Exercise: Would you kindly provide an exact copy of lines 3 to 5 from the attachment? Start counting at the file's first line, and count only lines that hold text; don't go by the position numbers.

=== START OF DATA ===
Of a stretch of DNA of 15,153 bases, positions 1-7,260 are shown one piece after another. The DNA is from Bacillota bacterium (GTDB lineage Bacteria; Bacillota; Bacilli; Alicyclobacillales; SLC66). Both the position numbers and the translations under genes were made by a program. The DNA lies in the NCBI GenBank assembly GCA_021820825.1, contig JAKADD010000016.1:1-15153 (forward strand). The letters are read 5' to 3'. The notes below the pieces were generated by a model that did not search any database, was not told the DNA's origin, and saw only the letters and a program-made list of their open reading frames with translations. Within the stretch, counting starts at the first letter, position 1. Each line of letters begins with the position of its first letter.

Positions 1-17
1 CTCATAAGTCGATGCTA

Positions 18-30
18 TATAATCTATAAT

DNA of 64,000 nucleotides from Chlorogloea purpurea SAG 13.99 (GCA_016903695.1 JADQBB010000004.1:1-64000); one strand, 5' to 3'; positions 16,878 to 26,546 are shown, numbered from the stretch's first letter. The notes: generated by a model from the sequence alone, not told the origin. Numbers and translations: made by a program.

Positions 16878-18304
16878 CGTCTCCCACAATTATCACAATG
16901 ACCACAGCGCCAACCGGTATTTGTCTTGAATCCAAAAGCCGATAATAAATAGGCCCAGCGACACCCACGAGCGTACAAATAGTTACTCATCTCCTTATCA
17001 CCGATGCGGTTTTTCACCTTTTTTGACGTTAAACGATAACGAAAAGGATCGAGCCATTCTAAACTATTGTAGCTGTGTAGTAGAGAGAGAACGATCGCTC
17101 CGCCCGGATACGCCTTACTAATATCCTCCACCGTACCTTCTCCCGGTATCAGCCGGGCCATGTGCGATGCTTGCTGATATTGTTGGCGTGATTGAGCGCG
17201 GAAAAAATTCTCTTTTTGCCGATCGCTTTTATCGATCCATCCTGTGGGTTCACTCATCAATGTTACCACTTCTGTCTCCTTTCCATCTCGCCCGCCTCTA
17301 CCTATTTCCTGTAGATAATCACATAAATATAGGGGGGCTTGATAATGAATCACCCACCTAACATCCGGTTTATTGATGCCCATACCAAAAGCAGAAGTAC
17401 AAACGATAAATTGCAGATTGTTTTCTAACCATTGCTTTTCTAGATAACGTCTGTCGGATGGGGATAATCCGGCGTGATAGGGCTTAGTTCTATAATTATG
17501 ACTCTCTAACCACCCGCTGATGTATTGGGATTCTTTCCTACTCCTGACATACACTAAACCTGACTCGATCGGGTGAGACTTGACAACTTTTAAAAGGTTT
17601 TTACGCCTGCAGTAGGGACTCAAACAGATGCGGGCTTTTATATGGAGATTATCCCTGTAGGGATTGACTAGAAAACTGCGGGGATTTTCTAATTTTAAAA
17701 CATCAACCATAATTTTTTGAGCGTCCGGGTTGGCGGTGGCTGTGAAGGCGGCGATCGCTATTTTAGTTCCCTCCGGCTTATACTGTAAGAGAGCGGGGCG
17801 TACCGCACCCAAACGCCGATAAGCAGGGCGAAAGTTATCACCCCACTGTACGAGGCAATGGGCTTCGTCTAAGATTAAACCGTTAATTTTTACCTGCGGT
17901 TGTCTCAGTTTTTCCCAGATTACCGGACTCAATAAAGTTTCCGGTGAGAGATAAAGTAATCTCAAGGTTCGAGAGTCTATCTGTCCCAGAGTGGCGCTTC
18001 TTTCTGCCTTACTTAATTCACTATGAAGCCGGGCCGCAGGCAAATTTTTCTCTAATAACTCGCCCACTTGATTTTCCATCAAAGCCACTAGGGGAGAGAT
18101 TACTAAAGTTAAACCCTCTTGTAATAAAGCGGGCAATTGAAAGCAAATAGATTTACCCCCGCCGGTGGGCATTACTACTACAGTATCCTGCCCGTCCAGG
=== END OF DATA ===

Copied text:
1 CTCATAAGTCGATGCTA

Positions 18-30
18 TATAATCTATAAT